Tommy Tuna’s is like any student hang out – cheap food, blaring music, young people flirting, facebooking, and cramming for exams. If you ignore that those young people are speaking Russian and that the menu offers blinis and traditional Russian salad alongside of burgers and fries, you could imagine yourself in any university town, anywhere. Situated across a side street from Ural Federal University, it was the ideal setting for listening to a group of young Russian entrepreneurs lay out their plans for a new business venture: an independent bookstore and café in the city of Yekaterinburg, capital of the Ural Mountain region.
In an age of big box stores and the global reach of Amazon.com, the idea of a bookstore promoting Pushkin and Bulgakov instead of Stephanie Meyer and Tom Robbins seems like an idealist’s dream rather than something that might actually succeed. But, 23-year-old Sergey Soloviev, 19-year-old Olga Chernavskih, and 23-year-old Oleg Lutohin might be both ideal enough and business-savvy enough to succeed. They plan to open their bookstore, The Four Pushkins, in the basement of Number 4 Pushkin Street by the end of this year. It’s the kind of story that any regular at Flagstaff’s Bookman’s might truly appreciate.
“Bookstores selling intelligent books are very rare in Russia,” said Lutohin. He compared the big-box stores that feature “entertainment” books to supermarkets where books are just another commodity. The type of bookstore he envisioned will be “very popular with young and not-so-young alike.” Lutohin, who owns a Kindle e-reader, believes that despite the growing popularity of electronic options, “people still want to hold a book, to feel and to smell the paper.” The dearth of what the group calls “intelligent books” published in the mega bookstore market is what presents an opportunity. “If we want to read an intelligent book,” said Chernavskih, “we have to go to the library or the university. Our bookstore would be like a cultural object. We want to connect the community with culture.”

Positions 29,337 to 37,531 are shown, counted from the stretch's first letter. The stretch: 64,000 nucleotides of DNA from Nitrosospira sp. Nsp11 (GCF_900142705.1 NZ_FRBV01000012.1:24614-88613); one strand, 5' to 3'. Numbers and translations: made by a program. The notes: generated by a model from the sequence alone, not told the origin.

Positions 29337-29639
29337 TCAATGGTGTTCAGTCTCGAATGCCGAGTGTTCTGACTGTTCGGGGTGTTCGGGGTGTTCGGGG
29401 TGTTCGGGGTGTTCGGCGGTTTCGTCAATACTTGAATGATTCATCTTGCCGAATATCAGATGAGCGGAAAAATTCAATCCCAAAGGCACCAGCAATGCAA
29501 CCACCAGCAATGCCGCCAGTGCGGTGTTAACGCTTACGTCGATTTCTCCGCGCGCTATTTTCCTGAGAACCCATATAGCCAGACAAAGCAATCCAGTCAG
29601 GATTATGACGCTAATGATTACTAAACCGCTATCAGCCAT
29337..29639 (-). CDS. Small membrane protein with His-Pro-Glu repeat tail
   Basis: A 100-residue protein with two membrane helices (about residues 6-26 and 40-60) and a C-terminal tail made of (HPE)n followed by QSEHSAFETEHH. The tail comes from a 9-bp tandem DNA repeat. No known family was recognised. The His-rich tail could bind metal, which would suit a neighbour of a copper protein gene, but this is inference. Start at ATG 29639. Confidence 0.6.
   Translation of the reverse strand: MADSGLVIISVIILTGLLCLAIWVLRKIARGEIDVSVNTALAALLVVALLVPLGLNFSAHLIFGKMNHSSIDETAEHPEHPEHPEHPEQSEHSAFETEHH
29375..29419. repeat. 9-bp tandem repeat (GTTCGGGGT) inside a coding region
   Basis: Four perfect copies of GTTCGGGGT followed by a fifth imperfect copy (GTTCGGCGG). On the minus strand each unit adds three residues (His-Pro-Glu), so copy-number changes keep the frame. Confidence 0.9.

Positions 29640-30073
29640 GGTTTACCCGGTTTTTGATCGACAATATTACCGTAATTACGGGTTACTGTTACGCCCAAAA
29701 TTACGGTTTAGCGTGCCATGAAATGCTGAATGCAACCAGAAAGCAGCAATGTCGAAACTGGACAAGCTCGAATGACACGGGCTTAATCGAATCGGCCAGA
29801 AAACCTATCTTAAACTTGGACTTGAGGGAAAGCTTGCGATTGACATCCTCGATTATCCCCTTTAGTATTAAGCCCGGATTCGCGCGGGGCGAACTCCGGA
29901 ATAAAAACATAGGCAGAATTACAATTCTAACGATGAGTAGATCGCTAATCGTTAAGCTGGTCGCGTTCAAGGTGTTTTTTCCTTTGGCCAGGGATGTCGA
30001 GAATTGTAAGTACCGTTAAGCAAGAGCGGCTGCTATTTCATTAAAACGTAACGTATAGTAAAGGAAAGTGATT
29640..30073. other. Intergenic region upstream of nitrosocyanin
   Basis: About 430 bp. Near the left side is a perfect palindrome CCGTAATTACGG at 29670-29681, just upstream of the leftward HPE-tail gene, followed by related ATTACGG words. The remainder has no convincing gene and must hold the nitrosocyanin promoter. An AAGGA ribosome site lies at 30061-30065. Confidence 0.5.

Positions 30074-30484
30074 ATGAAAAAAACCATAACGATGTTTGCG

While their ideals are high, the Four Pushkins have done their homework. Soloviev “has a good business sense,” according to Lutohin and Chernavskih but speaks the least English of the three. Lutohin translated while Soloviev talked about alliances they’ve made with independent publishers and book fairs. They have also studied similar successful models in Moscow and Perm. They have applied for a small business loan (called the Moscow Grant) that will supply them with seed money at the low interest rate (for Russia) of only nine percent. They will also test market their idea over the summer with a temporary used bookstore that will provide additional capital when the bookstore/café opens. The three entrepreneurs believe they will fulfill an identified need in their community.
“In Pushkin’s time [in the 19th Century], there were salons, literature clubs, and other places where people discussed books and ideas. It was the trend at the time. People want to do this now,” she said.
“It’s another kind of entertainment,” said Lutohin. “The opportunity to sit in a soft armchair, read a book, sip coffee, and talk with people is kind of attractive.” The Four Pushkins will also feature the work of local artists, musicians, and periodic lectures.
If opening a bookstore in Russia, or even some other kind of business, sounds attractive to you, the economic and political climate may be increasingly favorable, according to Chris McCabe, consul for political and economic affairs for the U.S. Consulate in Yekaterinburg. “On the verge of entering the World Trade Organization,” he said, “Russia is now making serious efforts to improve its business legislation and expand communication with the global business world.” Nevertheless, many challenges remain. “The corruption rate remains high,” said McCabe, and there is a great need for “transparency” and “economic diversification.” The Ural region, in particular, however, is especially dynamic economically. “Russia’s industrial heart,” said McCabe, “has a seemingly insatiable appetite for innovations. Telecommunications, real estate development, medical engineering, pharmaceuticals, computer technologies, and the energy sector appear to be prime opportunities for American entrepreneurs.” And, if The Four Pushkins succeeds, you’ll find a nice comfortable place where you can read an intelligent book. FBN